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Purolator the first courier to launch an electric vehicle fleet

Purolator became the first Canadian courier out of the gate to launch nationally fully electric c...

Purolator unveiled its fully electric fleet, which included vans, trucks and e-bikes for its Vancouver operations. (Photo courtesy Purolator)

Purolator became the first Canadian courier out of the gate to launch nationally fully electric curbside delivery vehicles in Vancouver.

The company added 18-foot electric delivery trucks, low-speed electric vehicles and electric cargo bikes (e-bikes) to its fleet of 315 hybrid-electric vehicles, which have also been deployed in Toronto and Montreal.

The effort is part of Purolator’s overall goal of reducing traffic noise and greenhouse gas (GHG) emissions during a time when the company has seen residential delivery demand rise due to COVID-19.

“At Purolator, we’re committed to adapting intelligently and providing sustainable solutions for the unique challenges of urban growth, the rise of e-commerce and unprecedented volumes of home deliveries,” John Ferguson, president and CEO for Purolator, said in a release.

“Transforming our infrastructure and fleet is a key focus area of our growth and innovation strategy, and the cornerstone of our commitment to reduce our environmental footprint.”

The company said the new all-electric Vancouver fleet will reduce GHG emissions by 24 metric tonnes each year per vehicle.

Motiv collaboration

Purolator chose to partner with Motiv Power Systems for its Vancouver deployment, which provided the Electric Power Intelligence Chassis (EPIC) to power the Ford F-59 delivery vehicles.

As Matt O’Leary, Motiv chairman and CEO, explained to Sustainable Biz Canada in an email, the EPIC is 100 per cent battery powered, using three lithium-ion battery packs for a total of 127 kWh.

“The range on a single charge is up to 169 km at a charge time of eight hours,” said O’Leary. “Purolator and last-mile delivery fleets are ideal candidates for electrification with their fixed service routes which bring the vehicles to the depot at the end of a shift to charge overnight.”

Motiv, which supplied its technology for the electric trucks and not the e-bikes, plans to provide various configurations to Purolator based on the courier’s needs.

Though this is Motiv’s first deployment in Canada, the California-based, all-electric chassis manufacturer has been adding its technology to vehicles south of the border for several years.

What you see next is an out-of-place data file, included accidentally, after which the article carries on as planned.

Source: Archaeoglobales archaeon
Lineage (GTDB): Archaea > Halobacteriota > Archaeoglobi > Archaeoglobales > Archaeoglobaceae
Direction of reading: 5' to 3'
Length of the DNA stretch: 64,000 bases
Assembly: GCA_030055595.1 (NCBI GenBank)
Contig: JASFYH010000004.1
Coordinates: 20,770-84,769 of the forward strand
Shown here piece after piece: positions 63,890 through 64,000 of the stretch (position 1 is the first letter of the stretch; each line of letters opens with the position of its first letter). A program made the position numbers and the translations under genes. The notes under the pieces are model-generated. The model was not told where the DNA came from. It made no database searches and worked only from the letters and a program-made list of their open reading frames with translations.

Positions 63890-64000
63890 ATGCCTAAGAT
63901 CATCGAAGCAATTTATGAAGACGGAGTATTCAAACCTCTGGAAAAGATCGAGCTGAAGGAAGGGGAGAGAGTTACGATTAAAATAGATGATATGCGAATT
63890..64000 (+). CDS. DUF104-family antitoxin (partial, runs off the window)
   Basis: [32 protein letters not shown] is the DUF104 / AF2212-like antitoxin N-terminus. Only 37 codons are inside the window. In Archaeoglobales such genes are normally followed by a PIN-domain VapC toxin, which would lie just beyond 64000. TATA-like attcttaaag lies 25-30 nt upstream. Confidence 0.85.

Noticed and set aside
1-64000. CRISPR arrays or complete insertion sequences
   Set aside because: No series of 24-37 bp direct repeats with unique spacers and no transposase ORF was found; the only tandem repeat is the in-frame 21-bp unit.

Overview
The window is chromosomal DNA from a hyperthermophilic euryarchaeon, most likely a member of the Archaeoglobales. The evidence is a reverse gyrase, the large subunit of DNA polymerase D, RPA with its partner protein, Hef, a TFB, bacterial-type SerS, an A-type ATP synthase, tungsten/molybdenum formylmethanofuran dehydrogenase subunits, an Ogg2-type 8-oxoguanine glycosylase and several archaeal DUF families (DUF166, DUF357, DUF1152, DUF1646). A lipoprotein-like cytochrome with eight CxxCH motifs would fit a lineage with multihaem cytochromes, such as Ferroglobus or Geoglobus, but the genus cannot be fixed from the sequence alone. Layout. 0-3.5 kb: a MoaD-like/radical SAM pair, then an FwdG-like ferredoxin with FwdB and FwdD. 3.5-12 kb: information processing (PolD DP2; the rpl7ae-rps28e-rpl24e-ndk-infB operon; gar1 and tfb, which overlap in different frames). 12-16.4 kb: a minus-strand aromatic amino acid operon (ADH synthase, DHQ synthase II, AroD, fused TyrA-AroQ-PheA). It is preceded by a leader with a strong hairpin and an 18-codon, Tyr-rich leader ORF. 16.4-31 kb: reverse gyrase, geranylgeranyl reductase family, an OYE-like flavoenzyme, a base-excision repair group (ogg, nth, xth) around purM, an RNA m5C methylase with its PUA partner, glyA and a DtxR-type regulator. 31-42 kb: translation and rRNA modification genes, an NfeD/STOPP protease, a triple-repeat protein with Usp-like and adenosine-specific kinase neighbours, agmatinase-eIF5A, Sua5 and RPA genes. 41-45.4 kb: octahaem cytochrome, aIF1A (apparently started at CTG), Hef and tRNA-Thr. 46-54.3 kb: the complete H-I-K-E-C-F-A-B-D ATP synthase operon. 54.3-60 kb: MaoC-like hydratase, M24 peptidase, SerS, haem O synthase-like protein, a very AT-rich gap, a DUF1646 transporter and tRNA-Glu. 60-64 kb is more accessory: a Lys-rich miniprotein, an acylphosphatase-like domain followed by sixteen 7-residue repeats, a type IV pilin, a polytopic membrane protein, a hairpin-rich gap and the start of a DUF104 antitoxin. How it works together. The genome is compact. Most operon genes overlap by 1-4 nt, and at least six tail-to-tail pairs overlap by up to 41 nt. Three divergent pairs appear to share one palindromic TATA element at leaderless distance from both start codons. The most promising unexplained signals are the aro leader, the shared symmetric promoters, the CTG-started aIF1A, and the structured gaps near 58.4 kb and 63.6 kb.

And the company is anticipating further growth in Canada.

“We anticipate more deployments with Purolator and are excited to deploy with another large parcel fleet in Canada later this year,” said O’Leary. “We have already established a local support team in Canada and expect to partner with a Canadian-based group to further support our expansion into this vast market.”

Motiv’s EPIC comes in a variety of platforms – F-59, F-53, and E-450 – enabling fleets to choose from multiple configurations, including step vans, box and work trucks, shuttle and school buses, and trolleys.

Performing in Canada

With cold-weather conditions in mind, EPIC’s battery system comes with heating technology.

“Although cold temperatures require consideration for all electric vehicles,” said O’Leary, “we work with our partners and customers to offer solutions that allow our technology to perform well in many climates.”

O’Leary pointed to successful deployments in Michigan in January, as well as New York, both cold-weather climates that revealed “very good results.”

“We anticipate deploying in Quebec in 2021 to 2022,” he added, while not divulging the name of the company.

Corporate social responsibility

With plans to continue adding advanced-technology vehicles to its fleet, Purolator’s hybrid Canadian fleet – numbering more than 323 vehicles – has logged nearly 50 million kilometres, reducing GHG emissions by around 1,625 tonnes and saving approximately 688,459 litres of fuel.

The company, which is headquartered in Mississauga, has been adding electric vehicles to its fleet since partnering with Unicell Ltd., in 2014 to introduce the Quicksider prototype.

In 2018, Purolator collaborated with Cummins Inc., to develop a powertrain to replace the combustion engine.

The courier still operates gas-powered vehicles, though it says it actively looks for solutions to improve efficiency, including driver training and eco-driving practices like no idling and progressive shifting.

Motiv-‘ated’ for change

Motiv’s electric vehicle technology is California Air Resource Board-certified and the company has delivered 120 vehicles across North America which have travelled more than 1.6 million kilometres.

Founded in 2009, Motiv says its technology offers fleets up to 85 per cent operations and maintenance cost savings, as well as drivers with a healthier and more comfortable driving experience.

Before joining Motiv, O’Leary worked for the Ford Motor Company for 38 years and was the vehicle line director for North America trucks, SUVs and commercial vehicles.

He was also the product development director for Ford South America operations, leading the deployment of the EcoSport and Ka global vehicles.

O’Leary holds a B.A. of science in mechanical engineering from the University of Michigan and a master’s of science in management from MIT.

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